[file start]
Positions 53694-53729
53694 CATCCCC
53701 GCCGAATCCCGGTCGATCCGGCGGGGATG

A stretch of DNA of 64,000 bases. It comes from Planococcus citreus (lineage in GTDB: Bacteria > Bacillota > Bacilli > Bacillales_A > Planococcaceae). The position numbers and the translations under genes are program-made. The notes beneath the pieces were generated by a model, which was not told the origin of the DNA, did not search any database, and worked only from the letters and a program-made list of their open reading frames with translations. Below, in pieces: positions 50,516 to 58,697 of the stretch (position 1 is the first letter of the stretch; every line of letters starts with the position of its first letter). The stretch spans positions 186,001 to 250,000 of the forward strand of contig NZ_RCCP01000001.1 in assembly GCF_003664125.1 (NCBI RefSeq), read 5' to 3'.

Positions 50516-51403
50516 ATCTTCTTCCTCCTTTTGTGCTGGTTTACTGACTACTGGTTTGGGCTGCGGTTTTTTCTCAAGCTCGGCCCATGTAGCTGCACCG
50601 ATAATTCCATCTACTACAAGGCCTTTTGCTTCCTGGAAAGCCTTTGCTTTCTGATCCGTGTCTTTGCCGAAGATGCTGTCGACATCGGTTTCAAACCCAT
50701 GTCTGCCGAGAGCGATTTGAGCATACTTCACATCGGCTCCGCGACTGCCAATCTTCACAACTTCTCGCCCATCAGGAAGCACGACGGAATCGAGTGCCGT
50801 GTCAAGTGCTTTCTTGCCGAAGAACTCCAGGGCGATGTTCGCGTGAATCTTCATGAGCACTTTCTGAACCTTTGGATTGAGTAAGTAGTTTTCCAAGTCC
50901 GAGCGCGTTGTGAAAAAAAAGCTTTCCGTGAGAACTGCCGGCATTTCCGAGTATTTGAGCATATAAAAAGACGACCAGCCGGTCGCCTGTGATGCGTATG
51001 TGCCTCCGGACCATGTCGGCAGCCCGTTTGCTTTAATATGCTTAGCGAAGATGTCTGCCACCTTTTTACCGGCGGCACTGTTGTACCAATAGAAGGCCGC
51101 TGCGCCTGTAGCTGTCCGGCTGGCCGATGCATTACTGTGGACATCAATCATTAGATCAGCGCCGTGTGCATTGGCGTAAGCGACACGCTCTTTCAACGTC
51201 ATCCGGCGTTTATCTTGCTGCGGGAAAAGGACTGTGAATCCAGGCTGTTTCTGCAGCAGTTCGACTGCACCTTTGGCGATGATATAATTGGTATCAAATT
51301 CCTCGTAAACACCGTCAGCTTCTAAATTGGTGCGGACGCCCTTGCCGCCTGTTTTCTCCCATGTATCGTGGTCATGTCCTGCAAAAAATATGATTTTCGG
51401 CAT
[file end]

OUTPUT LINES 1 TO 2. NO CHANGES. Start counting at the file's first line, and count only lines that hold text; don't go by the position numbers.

Positions 53694-53729
53694 CATCCCC